“Yeah. I can throw rather well.”
Tate Martell has had a lot to say in the last week regarding the future of the quarterback position at Ohio State—especially his role in it. He has certainly projected a lot of confidence for someone who is backing up a quarterback who could be one of the top picks in next year’s NFL Draft, but questions remain as to how he would fill the passing void left by Haskins come next season.
Martell came to Columbus as the No. 2 dual-threat quarterback in his recruiting class. If he would have won the starting job this season, the offense might have looked a lot like it did under Barrett from the previous four seasons. Instead, Haskins won the job and set a new, pass-first course for the quarterback spot—until the Buckeyes would get in the red zone and try a weird, dual-threat experiment that, by mid-season, was all too easy to sniff out.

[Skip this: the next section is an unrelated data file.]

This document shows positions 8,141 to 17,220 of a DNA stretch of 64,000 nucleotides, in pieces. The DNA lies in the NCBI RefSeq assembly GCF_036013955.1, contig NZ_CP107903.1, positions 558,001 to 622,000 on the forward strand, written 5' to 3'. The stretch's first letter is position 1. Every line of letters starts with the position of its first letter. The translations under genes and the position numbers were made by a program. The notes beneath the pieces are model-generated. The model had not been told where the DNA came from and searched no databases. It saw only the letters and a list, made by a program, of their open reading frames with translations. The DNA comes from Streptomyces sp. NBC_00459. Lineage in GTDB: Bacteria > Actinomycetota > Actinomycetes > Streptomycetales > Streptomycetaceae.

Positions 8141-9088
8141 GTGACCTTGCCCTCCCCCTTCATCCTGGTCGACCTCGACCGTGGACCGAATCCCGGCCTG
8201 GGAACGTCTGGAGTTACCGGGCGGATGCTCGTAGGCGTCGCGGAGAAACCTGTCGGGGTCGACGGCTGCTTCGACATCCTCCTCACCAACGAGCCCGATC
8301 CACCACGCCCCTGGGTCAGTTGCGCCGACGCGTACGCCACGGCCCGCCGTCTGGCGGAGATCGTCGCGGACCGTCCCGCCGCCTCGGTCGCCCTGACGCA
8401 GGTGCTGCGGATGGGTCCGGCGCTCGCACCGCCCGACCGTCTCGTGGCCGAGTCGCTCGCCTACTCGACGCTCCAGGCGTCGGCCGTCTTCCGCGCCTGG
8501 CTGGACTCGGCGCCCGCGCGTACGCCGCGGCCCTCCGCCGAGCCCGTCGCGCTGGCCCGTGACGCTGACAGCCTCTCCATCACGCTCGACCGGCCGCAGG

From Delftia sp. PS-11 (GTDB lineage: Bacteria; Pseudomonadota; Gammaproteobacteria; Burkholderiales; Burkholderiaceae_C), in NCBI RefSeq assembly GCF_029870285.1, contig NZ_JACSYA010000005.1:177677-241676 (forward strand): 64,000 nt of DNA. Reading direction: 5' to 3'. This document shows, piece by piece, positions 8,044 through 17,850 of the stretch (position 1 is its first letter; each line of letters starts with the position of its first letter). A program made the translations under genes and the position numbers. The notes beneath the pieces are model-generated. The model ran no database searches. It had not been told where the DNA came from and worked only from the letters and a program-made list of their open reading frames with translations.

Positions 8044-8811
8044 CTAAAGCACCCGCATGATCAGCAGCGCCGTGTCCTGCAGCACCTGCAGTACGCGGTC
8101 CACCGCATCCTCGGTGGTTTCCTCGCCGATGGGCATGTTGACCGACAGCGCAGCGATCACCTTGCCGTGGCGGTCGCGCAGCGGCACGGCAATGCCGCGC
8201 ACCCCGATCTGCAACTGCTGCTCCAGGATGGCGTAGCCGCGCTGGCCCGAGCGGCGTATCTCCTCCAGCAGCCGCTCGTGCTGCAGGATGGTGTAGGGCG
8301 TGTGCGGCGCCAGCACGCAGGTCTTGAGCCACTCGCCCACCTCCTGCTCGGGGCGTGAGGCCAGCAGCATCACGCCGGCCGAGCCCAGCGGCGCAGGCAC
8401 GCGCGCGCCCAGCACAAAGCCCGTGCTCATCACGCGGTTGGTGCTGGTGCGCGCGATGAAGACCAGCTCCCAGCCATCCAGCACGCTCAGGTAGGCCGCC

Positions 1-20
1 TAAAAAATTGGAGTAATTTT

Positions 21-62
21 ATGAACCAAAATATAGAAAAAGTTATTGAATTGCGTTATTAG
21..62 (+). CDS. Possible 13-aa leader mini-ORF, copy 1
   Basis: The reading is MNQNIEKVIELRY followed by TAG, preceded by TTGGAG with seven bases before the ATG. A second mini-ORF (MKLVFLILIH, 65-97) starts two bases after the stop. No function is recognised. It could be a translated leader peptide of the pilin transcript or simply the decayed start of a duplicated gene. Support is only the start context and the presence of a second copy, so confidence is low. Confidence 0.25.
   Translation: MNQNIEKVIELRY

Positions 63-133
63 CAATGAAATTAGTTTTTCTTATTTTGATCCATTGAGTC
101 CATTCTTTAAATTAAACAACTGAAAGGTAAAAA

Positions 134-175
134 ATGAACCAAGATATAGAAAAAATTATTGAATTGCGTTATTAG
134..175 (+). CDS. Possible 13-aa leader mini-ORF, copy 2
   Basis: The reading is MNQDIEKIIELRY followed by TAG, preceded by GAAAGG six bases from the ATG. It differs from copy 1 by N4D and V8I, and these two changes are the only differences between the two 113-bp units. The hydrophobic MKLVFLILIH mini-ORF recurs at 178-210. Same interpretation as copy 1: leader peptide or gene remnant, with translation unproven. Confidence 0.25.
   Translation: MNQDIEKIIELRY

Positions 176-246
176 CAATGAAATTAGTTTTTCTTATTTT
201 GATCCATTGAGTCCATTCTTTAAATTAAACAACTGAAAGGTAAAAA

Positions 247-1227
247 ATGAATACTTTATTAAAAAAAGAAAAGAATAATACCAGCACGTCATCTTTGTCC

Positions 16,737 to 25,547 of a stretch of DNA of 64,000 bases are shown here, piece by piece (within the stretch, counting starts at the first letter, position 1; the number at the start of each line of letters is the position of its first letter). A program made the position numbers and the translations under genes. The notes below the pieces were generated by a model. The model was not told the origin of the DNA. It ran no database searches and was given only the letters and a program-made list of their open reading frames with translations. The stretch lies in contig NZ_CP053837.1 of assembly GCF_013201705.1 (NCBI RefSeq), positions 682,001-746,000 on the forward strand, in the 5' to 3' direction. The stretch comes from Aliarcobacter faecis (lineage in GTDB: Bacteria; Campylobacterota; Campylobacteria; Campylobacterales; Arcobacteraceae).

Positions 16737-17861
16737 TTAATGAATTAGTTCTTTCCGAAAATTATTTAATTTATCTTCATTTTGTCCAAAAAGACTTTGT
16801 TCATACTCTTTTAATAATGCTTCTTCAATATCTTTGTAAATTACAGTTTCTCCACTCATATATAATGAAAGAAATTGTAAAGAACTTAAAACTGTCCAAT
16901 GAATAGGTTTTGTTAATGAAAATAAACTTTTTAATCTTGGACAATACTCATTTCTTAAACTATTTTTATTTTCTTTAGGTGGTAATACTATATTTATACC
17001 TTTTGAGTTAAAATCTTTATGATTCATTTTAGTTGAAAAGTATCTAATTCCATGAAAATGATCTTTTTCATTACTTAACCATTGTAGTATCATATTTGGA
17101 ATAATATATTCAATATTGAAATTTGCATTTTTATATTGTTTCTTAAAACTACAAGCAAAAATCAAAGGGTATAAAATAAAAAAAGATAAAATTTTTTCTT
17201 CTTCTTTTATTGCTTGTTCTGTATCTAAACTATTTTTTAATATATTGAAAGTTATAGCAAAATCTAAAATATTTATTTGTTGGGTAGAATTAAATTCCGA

The thought wasn’t all bad: With J.K. Dobbins or Mike Weber in the backfield and a range of receivers in a compressed part of the field, having a quarterback who could successfully execute the option expands possibilities for the offense. Unfortunately, especially as the Buckeyes fell into a bit of a rut midseason, Martell only ran in the red zone, allowing defenses to sell out for the quarterback rush—and giving the impression that, maybe, Martell just didn’t have the ability to throw the ball successfully.
But, that looks to be an error in the play call, not a flaw with the quarterback. During Rose Bowl practice this week, Martell showed what he could do with his arm. While he isn’t on the level of Haskins (who is?) he certainly has demonstrated on the practice field and, previously, on his high school tape that he can be more than just a threat on the ground.
“I’ve coached linebackers and been a coordinator in the NFL for a long time. I didn’t forget how to coach when I got to Ohio State.”